Last week I brought a couple of boxes of wood pieces over to the after school program where I go once a week. I wasn't able to bring the book I posted about a few weeks ago, it was out of the library, so I brought some photographs of artworks by Betty Parsons. Late in her life she built small, wooden sculptures from driftwood and other wood bits she found at the beach by her home. She would paint them and give them lyrical names like "only the song remained," and "eyes of the sea." I think she also wrote poetry. Besides being an artist, she was also an important gallery owner and supporter of new artists, most notably abstract expressionists like Jackson Pollack. She also supported gay, lesbian and bisexual artists at a time when social oppression was the rule.
We looked at the pictures for a very short time (the kids have been in school ALL DAY and are through with paying attention to a talking adult), and then I gave them each a largish piece of wood for the base of the sculpture. They also received glue and had unlimited access to the boxes of randomly shaped wooden pieces.
It was an incredible success. They became absorbed very quickly (of course, after the obligatory "Do I have to do art today? I don't want to!), and created elaborate abstract and representational sculptures. I worked with three groups, and the last one, the 4 year old boys, especially got into it.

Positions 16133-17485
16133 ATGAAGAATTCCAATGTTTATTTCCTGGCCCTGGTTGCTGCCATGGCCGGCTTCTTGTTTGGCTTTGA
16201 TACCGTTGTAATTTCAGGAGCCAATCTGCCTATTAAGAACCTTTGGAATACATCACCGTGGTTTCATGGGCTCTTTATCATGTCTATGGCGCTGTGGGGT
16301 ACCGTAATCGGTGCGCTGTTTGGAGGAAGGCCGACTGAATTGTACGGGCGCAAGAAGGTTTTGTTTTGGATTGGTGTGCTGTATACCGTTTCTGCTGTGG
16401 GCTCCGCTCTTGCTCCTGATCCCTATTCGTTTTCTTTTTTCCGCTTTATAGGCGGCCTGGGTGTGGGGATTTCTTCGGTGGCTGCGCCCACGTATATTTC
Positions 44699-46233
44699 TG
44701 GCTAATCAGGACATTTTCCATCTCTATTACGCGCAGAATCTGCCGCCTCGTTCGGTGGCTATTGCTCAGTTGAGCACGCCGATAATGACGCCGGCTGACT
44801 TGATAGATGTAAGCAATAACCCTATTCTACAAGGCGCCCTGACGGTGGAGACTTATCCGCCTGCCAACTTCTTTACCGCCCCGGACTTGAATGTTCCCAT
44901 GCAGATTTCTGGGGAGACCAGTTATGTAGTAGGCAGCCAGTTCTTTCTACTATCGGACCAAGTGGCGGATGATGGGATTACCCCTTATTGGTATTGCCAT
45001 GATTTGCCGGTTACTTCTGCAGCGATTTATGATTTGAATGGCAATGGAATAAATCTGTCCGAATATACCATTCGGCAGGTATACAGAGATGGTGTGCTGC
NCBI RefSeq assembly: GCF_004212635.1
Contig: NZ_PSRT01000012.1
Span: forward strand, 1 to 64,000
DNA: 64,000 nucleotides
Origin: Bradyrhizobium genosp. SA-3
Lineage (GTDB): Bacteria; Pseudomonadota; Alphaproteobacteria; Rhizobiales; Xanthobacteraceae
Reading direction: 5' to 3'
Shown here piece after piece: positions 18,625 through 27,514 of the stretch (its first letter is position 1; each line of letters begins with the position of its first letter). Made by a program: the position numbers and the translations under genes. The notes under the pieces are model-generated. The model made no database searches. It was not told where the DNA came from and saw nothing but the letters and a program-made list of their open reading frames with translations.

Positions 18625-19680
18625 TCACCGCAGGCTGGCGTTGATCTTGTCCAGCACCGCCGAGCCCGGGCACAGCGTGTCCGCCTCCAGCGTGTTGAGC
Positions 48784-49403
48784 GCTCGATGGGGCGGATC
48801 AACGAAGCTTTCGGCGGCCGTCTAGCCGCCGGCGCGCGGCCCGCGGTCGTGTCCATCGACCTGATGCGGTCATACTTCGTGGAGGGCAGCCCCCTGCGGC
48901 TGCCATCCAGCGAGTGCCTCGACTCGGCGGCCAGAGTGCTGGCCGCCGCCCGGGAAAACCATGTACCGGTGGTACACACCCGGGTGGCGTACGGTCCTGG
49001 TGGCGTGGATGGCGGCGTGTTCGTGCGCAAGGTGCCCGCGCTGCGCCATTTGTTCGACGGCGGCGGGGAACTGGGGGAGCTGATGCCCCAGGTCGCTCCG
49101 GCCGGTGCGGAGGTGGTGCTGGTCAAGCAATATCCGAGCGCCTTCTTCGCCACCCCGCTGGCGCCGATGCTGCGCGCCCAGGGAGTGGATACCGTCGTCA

One of my favorite things in the world as a teacher is to watch kids work on a project intensely and independently. That is exactly what I got, and it was especially fun for me because it was the same day that Beckmann and I had gotten our referral pictures and learned more about the boys. I was feeling particularly surreal when I set off to work that afternoon, but had to get into the efficient art teacher mode asap, so I was feeling a bit jangly. The peaceful hum of kids happily working on an art project was just the thing to get me to reenter the real world. Also, the boys are all in pre-k together, and are all 4. We think that our older boy might be closer to 4 than 3, so I was particularly absorbed in watching them that day.
It was a good day. I'm looking forward to doing projects like that with our guys.
To end the project, I provided the kids with Sh@rpie markers with which to add detail to their creations. Some chose to keep the wood natural, but most were thrilled to use the markers, and added some great designs, words and images. And they all wrote their names on them. They LOVE writing their names. Especially the kids who have just learned how to do it.
Yep, a good day.
PS I couldn't get any of my links to Betty Parsons or to my previous post to work, I apologize. I'll work on it. She's easy to Google.